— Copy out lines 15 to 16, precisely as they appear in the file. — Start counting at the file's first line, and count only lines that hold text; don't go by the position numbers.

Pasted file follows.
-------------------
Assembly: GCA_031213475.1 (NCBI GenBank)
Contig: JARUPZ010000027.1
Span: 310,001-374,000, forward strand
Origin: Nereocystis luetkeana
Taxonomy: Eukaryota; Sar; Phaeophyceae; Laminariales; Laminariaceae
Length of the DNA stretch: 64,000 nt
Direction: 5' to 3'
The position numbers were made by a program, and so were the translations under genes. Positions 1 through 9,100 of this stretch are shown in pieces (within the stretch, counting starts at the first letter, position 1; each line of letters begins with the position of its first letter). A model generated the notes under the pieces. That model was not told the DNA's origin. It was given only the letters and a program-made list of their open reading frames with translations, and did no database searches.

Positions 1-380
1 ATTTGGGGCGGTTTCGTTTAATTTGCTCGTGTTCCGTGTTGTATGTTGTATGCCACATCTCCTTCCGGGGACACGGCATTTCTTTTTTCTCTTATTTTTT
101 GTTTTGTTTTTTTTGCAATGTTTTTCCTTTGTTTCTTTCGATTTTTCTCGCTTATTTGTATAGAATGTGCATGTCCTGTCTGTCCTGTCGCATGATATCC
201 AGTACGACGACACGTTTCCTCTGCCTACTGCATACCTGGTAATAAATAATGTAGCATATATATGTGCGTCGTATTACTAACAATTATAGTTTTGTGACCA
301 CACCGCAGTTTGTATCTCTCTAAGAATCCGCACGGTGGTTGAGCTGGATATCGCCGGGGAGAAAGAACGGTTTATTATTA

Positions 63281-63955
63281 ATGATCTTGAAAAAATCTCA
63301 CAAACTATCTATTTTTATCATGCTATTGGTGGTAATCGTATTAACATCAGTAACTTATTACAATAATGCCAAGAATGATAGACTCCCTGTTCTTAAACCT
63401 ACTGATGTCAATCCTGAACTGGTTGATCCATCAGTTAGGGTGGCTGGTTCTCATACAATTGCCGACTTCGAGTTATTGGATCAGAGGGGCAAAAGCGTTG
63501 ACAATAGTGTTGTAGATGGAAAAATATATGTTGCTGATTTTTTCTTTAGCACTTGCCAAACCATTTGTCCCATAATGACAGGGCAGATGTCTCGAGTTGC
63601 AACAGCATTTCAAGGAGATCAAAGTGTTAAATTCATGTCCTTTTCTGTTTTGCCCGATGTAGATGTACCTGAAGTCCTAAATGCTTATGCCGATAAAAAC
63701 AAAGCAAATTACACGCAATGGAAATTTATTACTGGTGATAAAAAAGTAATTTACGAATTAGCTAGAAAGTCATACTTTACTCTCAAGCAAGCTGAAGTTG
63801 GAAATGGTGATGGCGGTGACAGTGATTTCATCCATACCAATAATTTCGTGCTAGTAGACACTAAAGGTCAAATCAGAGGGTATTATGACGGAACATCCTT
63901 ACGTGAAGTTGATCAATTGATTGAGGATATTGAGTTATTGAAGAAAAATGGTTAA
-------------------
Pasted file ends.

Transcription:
63281 ATGATCTTGAAAAAATCTCA
63301 CAAACTATCTATTTTTATCATGCTATTGGTGGTAATCGTATTAACATCAGTAACTTATTACAATAATGCCAAGAATGATAGACTCCCTGTTCTTAAACCT